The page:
Where to Find Your Next Apartment

Carol Oliveira

If you’re not planning on reapplying for housing, then the time to start looking for an apartment is quickly approaching. While apartment hunting is exciting, it can be stressful finding a place that’s both affordable and close to NYU.

For NYU students, the most desired neighborhoods are the East Village and Lower East Side, but multi-bedroom apartments can easily run above $4,000 per month. Rent in these areas isn’t always expensive, as you can find some great deals on multiple-bedroom apartments, but it’s worth looking at neighborhoods a little further from school since they’ll be more affordable.

Apartments in Chinatown are well-priced for students and not too far from campus. The neighborhood is lively and full of culture. It also offers a great variety of grocery vendors and stores. Gallatin senior Isabel Kardon loves her living situation in Chinatown.

“I am 20 minutes south of campus, and I like it there,” Kardon said. “I pay less money now than I did for the dorms.”

Michael Jeneralczuk, CEO and founder of Undorm, a real estate company for students, understands how essential affordable housing is.

“Money is important,” Jeneralczuk said. “No matter what financial background you come from.”

Recently, Undorm’s NYU clients have been going to Midtown for cheaper rent. With some good deals in Murray Hill and Hell’s Kitchen, students have been finding apartments going for $1,300 a month per roommate, according to Jeneralczuk.

Gypsy Housing real estate agent Jack Clausen has a similar philosophy to Jeneralczuk and advises students to save as much money as they can on housing.

“Find the cheapest place to live where you feel safe and spend the rest of your money enjoying New York,” Clausen said. “A 40-minute commute may be a bit of a drag when you are used to 20, but it is a reality to the majority of New Yorkers and worth it so they have the means to enjoy the city and treat themselves.”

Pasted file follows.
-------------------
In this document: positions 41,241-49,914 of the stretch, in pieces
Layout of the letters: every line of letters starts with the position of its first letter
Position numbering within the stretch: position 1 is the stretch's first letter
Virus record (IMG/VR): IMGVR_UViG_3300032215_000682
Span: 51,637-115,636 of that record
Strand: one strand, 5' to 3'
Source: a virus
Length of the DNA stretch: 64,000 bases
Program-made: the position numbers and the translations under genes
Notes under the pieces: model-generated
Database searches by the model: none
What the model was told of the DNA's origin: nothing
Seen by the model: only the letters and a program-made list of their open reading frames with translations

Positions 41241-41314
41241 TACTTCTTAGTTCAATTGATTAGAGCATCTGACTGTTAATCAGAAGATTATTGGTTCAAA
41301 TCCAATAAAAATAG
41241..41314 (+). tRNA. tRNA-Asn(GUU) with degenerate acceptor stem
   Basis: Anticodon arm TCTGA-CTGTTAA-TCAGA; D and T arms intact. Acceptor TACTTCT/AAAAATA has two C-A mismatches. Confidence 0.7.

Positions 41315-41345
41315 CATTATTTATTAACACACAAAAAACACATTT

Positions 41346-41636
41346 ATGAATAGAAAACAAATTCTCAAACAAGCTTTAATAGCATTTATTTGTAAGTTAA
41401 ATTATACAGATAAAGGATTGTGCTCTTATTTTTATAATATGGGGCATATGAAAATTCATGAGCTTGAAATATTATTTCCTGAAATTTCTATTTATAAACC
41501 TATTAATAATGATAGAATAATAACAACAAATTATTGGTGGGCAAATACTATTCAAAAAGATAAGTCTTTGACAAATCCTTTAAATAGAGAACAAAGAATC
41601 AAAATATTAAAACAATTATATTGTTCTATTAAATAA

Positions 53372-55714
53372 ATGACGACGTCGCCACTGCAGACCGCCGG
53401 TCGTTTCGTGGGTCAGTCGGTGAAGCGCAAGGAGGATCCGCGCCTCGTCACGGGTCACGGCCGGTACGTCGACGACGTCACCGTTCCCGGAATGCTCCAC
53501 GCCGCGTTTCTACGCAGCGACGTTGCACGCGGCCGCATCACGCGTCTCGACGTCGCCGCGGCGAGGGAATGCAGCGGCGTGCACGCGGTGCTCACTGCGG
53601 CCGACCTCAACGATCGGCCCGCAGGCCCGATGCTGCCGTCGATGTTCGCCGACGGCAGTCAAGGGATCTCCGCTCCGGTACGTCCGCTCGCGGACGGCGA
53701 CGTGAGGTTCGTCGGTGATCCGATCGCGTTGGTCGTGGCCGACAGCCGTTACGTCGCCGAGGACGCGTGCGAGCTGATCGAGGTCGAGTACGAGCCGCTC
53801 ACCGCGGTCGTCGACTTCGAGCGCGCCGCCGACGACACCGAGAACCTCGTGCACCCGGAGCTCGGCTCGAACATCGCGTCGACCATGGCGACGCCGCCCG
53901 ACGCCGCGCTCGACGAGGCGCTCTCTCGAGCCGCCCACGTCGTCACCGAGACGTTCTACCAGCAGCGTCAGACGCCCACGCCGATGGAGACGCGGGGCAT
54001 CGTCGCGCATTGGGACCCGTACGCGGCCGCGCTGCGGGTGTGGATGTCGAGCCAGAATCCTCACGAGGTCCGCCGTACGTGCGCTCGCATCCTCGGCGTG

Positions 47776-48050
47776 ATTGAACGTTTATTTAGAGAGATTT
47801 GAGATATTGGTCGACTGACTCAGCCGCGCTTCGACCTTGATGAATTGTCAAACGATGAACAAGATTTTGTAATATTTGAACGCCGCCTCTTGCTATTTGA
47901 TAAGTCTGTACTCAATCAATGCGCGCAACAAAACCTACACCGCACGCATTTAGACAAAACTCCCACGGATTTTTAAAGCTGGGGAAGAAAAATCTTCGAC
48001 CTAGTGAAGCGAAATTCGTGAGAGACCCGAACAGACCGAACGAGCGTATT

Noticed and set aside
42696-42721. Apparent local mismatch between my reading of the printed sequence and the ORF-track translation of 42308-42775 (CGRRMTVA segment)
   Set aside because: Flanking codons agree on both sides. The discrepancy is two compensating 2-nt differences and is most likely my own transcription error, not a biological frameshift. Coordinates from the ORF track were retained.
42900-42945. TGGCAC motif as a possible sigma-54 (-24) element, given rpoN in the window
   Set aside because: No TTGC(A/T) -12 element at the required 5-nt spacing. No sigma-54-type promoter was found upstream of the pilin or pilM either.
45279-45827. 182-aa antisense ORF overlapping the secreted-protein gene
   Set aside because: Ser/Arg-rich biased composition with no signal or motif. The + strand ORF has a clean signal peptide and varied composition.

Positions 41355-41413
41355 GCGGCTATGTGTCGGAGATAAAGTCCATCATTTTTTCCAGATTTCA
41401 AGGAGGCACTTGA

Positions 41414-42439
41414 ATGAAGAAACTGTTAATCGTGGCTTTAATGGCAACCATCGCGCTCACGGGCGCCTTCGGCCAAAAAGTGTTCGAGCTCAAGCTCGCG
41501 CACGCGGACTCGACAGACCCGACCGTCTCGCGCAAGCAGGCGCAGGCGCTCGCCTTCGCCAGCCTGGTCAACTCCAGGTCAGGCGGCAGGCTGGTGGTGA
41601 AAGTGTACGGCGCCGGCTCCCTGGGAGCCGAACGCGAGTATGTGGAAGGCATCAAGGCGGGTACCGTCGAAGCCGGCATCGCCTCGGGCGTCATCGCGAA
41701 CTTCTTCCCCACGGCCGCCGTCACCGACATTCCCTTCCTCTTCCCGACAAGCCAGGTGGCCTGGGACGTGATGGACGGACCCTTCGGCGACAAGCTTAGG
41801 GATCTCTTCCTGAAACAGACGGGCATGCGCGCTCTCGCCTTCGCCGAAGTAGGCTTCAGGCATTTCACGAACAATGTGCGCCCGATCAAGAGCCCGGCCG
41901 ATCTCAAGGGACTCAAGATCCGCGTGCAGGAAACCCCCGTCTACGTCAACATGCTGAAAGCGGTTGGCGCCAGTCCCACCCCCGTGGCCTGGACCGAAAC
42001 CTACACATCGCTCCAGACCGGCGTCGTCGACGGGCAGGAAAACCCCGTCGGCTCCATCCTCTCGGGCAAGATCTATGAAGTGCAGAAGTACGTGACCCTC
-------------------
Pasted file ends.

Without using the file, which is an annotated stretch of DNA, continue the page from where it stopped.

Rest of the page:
Sometimes this means looking above 100th Street in neighborhoods like Washington Heights and Harlem.

“Last month, we had three students that had a budget of about $700 each, and they really wanted to have their own rooms,” Jeneralczuk said. “They ended up getting a really nice place in Lower East Harlem for $2,100.”

Jeneralczuk says these neighborhoods have changed, and now accommodate more students than before. As groups such as college students, young adults and non-family households begin considering these places as options due to growing prices downtown, those neighborhoods’ original populations are being pushed away — a process known as gentrification.

A 2015 study from NYU Furman Center found that, among the city’s 55 neighborhoods, 15 were considered gentrifying, that is, having had a higher growth on income and change in racial composition compared to the 1990s. This process is happening especially in Manhattan, where places like Harlem and Chinatown, now popular among students, are becoming less and less a home for minorities and low-income populations that used to live there.

As a result, students have been finding apartments farther and farther away from campus.

But how far from campus should students go? Peii Xing, a GLS senior, thinks it’s worth it to live closer to school. She used to live in the Financial District — a 15-minute subway ride away — but she is way happier now that she moved to the Lower East Side because of how conveniently close school is.

“I can go back and forth between school and home,” Xing said.

For Cole Hill, a junior in Tisch who shares a studio in the Upper East Side, living outside of the Village is good for separating personal life from school.

“For the most part, commuting is not that big of a deal,” Hill said.

In order to spend less time on commute, Clausen suggests finding a place near L, F and 5 trains, which have the fastest commutes into Union Square. Living near these convenient trains will significantly cut down travel time.

For those who can’t sign a lease or want to just rent a single room in an apartment, try looking on Facebook groups such as Ghostlight Housing and NYU Housing, Sublets and Roommates.

However and wherever you find your apartment, Clausen has one final piece of advice: “Trust your instincts. Try to view at least three apartments before making your decision, but remember that choosing is not the entire equation.”

 

Email Carol Oliveira at [email protected].

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